Many of the macros you develop will involve the need for referencing an item you are working on without specifying that item by its name, amount, or location. This concept may sound strange at first, but you will quickly discover with your macros that in many situations it makes sense, and indeed is necessary, to manipulate or analyze data in one part of your macro, and hold the results in virtual memory for later use.
VBA stores data in memory using a variable. A variable is a name given by you, to which you assign a piece of data that is stored in an area of the computer's memory, allowing you to refer to that data when you need to later in the macro. VBA handles the task of finding an appropriate place in the computer's memory to store your variable data, and dutifully retrieves the data when you ask for it by its variable name.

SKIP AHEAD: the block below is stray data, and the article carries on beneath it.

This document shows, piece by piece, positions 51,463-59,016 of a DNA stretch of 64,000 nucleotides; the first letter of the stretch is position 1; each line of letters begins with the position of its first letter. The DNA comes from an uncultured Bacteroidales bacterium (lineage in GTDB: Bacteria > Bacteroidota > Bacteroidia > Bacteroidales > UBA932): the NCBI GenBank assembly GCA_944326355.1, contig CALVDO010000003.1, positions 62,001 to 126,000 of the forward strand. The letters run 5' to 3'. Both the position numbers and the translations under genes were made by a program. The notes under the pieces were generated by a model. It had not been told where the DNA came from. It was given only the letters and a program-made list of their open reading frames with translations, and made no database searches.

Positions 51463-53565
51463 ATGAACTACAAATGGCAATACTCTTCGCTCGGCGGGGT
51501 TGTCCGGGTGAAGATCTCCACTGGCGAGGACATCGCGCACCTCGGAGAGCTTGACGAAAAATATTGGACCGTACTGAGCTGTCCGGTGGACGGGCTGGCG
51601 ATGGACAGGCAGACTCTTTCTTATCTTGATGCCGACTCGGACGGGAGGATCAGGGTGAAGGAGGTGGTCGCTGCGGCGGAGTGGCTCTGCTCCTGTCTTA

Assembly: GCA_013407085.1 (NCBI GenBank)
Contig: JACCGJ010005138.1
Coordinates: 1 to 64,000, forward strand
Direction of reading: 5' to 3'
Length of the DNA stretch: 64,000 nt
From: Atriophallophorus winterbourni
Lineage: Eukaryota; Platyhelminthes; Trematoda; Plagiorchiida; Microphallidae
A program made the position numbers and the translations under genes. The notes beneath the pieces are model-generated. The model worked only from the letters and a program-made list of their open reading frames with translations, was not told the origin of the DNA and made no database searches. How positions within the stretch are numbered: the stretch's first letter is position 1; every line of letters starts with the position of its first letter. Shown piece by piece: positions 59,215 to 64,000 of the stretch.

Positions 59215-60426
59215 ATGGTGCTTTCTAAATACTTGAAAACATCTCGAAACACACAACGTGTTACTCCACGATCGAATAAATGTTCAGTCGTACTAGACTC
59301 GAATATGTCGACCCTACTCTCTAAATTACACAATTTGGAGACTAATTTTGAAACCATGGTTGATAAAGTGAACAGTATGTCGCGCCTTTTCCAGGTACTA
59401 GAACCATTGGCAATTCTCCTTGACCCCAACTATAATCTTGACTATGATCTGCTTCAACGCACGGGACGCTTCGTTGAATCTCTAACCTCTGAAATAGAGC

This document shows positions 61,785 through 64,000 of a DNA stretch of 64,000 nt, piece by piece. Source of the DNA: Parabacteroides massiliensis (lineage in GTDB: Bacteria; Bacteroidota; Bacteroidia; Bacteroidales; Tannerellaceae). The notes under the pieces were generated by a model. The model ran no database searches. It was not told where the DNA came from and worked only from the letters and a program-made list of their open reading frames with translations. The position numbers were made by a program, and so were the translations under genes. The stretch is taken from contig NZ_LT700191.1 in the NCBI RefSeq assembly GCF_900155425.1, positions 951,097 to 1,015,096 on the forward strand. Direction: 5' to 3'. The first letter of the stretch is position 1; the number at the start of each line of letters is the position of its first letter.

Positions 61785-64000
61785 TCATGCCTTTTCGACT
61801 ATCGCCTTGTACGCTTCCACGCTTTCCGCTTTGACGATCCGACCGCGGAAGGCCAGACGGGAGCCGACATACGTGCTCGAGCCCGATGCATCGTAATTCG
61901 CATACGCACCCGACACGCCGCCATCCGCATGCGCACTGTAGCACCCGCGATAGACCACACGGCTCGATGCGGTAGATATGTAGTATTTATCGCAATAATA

Variables hold values of different data types (more on this later) that are specified when the variable is declared. When you declare a variable, you do so by entering a declaration statement that includes four keywords in a particular order:
Dimstatement (VBA's abbreviation for Dimension), which all variable declarations start with.
One common data type is called
Integer, which, as you see in Table 6.1, refers to whole numbers within a certain range. Using the preceding ...